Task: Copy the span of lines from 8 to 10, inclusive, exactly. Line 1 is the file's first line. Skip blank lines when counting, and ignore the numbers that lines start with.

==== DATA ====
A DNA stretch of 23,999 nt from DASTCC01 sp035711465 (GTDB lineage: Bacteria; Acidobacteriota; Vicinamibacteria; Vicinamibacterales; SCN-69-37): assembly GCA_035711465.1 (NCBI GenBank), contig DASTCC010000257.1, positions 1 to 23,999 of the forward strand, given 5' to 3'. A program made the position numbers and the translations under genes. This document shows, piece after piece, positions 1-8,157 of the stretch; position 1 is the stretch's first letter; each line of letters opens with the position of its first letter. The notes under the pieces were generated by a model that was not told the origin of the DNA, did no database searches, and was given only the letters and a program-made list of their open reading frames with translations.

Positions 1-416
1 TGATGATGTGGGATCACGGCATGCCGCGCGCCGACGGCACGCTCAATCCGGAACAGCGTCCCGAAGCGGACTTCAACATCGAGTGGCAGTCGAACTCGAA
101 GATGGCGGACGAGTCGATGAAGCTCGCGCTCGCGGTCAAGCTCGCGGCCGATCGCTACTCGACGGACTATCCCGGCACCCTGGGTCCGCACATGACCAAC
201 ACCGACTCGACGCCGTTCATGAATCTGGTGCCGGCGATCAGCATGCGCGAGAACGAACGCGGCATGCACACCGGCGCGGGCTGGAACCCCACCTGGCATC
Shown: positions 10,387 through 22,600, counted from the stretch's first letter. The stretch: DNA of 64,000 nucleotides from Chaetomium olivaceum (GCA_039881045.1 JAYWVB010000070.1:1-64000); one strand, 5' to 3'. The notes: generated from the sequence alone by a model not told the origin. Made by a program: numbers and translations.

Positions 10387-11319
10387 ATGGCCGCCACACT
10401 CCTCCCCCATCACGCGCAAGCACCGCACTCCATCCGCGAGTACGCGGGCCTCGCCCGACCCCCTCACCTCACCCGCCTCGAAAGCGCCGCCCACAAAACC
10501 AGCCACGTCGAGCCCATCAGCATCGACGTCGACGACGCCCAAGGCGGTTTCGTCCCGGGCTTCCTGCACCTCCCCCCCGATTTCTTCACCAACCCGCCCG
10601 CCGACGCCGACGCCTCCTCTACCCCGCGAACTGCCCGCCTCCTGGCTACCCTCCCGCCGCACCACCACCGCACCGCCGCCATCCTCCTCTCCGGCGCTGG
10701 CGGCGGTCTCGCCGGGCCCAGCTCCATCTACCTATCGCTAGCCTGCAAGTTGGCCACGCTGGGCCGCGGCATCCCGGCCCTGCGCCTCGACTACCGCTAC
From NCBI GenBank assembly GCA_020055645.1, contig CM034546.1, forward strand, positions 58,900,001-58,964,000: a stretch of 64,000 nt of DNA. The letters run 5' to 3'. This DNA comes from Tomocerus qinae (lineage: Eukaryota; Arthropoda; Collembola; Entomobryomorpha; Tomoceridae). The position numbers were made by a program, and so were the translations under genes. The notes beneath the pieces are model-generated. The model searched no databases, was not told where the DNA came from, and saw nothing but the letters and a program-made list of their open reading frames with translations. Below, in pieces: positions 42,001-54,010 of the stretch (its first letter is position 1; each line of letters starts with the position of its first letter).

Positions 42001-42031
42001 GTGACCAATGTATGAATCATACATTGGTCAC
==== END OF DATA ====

10387 ATGGCCGCCACACT
10401 CCTCCCCCATCACGCGCAAGCACCGCACTCCATCCGCGAGTACGCGGGCCTCGCCCGACCCCCTCACCTCACCCGCCTCGAAAGCGCCGCCCACAAAACC
10501 AGCCACGTCGAGCCCATCAGCATCGACGTCGACGACGCCCAAGGCGGTTTCGTCCCGGGCTTCCTGCACCTCCCCCCCGATTTCTTCACCAACCCGCCCG